The outside service was supposed to last under an hour, but we ended up standing out there for nearly 2 hours.  A number of the Germans spoke, repenting for the deeds of their relatives, and a number of Ukrainians spoke, extending their forgiveness.

To end the service, we had the Germans stand at the front, and the Ukrainians went down the line hugging and forgiving each person.  It was a beautiful time and I know that God was pleased by what He saw that day.  There were difficulties in planning the march, but we stood on the promises God had given us that He would bless this event….and He did!  He brought to pass what He had promised, and we got to stand and be a part of it.  It was amazing to be a part of an event that was publicly displaying support for Israel – without making a loud demonstration.  All we did was walk through the city and carry Israeli flags, but the people of Lviv saw that there are those in this city who stand with Israel!  There was reconciliation between the Jews and the Germans, and also between the Germans and Ukrainians, and we have prayed to God asking Him to remove any curses brought on this city by unforgiveness.  Now, we are expectant for what God will do and the blessings this city will experience.

All the Ukrainians hugging each member of the German team.

Thank you all so much for your prayers!  God definitely answered and blessed us!

Ways to continue praying:

* Many in our church are interested in learning more about the Jewish roots of Christianity.  My dad is planning on doing a weekly Bible Study in Autumn, and it will probably be opened up to any churches who would like to join.  Pray that many more hearts will be open to learning about this great treasure of our faith!

* Pray for the pastors who were against taking part in the March of Life, that their hearts will be open to seeing God’s heart towards Israel and the Jews.

* There is still a lot of anti-semitism in the world and in Lviv.  I’ve been reading comments to an online article about the march, and many people are leaving anti-semitic comments – one even went so far as to say, “All Jews (though the author used a derogatory term) need to get out of Ukraine!!!”  It’s so sad to see such hate in people.  I have engaged in conversation on this site though, and one guy has been asking me a lot of questions.  He’s asked me if I forgave the Germans and if the Jews forgave them.  Now he’s asked me what we’re supposed to do with the fact that Ukraine, as a nation, was also affected by the Nazis, and that not all Germans feel guilt for what their countrymen did.  Please pray for me, that I would use wisdom in answering his questions, and that somehow he would hear something different in me and begin to ask further questions that might lead to an open door to share the power of Christ’s forgiveness with him.  So far I don’t feel like I should be saying things about my beliefs regarding God, but if he were to ask me questions, I would gladly answer them.

*Now that the march is over, I’m seeking God to see what the next step in my ministry here is.  Please pray that I would know His will and what His plans are.

March of Life update pt.1 (from Krista)

After 3 months of preparation, it’s all over and done with.  Towards the end, we had some slight difficulty with the other man helping to organize the march, and it affected my expectations and excitement.  But, God in His amazing goodness and mercy, exceeded my expectations, especially at Friday night’s service.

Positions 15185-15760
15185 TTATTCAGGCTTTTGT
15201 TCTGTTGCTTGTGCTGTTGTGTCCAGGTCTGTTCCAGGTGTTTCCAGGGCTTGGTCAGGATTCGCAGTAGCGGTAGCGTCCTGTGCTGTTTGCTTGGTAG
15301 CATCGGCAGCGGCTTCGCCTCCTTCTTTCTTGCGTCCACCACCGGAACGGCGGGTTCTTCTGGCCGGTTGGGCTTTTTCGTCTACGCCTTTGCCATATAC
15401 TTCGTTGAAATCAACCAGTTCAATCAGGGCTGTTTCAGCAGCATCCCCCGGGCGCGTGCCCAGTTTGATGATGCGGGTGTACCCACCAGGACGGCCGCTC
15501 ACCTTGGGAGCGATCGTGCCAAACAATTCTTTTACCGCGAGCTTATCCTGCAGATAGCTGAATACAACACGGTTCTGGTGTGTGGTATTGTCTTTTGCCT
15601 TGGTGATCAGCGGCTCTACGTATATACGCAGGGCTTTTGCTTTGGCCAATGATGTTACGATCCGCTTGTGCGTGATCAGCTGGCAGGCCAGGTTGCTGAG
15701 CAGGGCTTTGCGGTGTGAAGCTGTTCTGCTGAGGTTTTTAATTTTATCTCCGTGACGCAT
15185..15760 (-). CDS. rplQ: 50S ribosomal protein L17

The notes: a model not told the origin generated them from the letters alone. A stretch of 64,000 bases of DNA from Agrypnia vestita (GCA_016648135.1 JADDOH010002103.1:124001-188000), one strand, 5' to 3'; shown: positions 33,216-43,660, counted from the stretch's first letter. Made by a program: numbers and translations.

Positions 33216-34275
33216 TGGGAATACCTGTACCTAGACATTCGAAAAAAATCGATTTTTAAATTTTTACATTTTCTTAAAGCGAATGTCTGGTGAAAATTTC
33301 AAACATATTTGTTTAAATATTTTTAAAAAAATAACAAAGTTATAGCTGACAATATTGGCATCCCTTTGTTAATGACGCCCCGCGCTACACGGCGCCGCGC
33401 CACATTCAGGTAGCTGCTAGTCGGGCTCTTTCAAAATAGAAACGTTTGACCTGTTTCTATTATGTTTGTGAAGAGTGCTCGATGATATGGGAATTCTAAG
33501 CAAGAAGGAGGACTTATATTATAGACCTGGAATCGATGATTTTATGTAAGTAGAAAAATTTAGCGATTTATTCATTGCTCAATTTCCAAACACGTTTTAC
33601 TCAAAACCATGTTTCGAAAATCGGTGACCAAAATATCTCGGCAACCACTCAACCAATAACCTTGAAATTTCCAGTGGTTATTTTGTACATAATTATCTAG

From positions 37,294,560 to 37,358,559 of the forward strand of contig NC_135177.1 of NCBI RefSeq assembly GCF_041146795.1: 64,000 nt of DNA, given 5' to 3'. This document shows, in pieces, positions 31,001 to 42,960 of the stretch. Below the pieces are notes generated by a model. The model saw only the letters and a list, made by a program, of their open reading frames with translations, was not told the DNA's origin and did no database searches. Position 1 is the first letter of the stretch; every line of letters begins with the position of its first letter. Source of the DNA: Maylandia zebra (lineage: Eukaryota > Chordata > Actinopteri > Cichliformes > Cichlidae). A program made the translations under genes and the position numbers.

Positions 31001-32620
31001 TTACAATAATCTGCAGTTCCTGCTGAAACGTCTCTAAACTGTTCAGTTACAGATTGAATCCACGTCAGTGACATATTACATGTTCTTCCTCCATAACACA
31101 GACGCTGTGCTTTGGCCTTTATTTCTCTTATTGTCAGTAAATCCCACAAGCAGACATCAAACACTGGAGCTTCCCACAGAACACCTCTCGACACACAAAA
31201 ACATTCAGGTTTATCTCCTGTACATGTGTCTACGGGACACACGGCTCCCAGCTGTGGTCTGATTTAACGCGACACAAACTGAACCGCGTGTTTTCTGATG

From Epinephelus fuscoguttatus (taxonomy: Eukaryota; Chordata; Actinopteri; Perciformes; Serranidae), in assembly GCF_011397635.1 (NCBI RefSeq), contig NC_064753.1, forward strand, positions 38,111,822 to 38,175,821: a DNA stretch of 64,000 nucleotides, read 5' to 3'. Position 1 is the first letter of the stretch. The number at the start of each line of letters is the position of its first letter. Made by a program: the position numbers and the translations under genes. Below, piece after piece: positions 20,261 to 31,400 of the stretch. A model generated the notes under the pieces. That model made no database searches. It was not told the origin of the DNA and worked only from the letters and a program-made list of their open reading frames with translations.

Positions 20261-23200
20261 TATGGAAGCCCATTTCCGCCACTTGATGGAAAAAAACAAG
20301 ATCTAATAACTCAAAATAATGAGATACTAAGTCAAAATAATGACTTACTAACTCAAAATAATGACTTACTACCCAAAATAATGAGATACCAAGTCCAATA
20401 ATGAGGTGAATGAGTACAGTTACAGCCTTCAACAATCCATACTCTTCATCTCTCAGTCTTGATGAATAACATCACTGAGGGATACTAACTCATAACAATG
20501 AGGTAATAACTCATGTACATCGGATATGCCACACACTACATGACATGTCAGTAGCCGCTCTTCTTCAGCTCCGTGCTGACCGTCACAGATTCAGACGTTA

We arrived at the church, not really knowing how many people to expect.  But, as we got ready for the meeting to start, people began to pour in, and by the start of the meeting we had around 200 people!  We began with a time of worship, led by a one-armed keyboardist – the man was incredible! – and he also had a clarinet player with him.

After we sang some songs, the historian got up and began to tell us about the Jewish history of our city, Lviv.  Despite the horrors that took place here during WW2, there is much the locals have to be proud of in their history.  One of the national heroes, Bogdan Khmelnytsky (c. 1595 – 1657), was an extreme anti-semite, who led many pogroms throughout the country, ridding cities of their Jews.  In his conquests, he would write to a city ahead of time, and ask for permission to come and kill all of the Jews.  Lviv denied his request.  Worried that he would defy the refusal and come anyway, they opened the city gates and invited all the Jews who lived outside the city to come inside the gates for protection.  There were other stories of the good this city had done for the Jews, and it was a good reminder to not get focused on just the bad.

German lady, whose grandfather was stationed in Lviv, apologizing to the Jews and Ukrainians .

Following our lesson in Jewish history, the Germans came up and began to share why they were here.  A team of 11 Germans came to Lviv (a total of 150 came to participate in the various marches in Ukrainian cities), and a few of them had grandfathers who served in Lviv.  Apparently there is a bureau in Berlin, where they keep records from the wars, specifically detailing when and where someone served.  Relatives can write to the bureau and request information on where and how their relatives served during WW2.  Over the past few years, people from this church in Germany have written and inquired about their relatives – some finding out that their grandfathers were stationed here in Lviv.  Those whose grandfathers served here began to repent and ask forgiveness for the destruction their grandfathers brought to this city and for the blood-shed.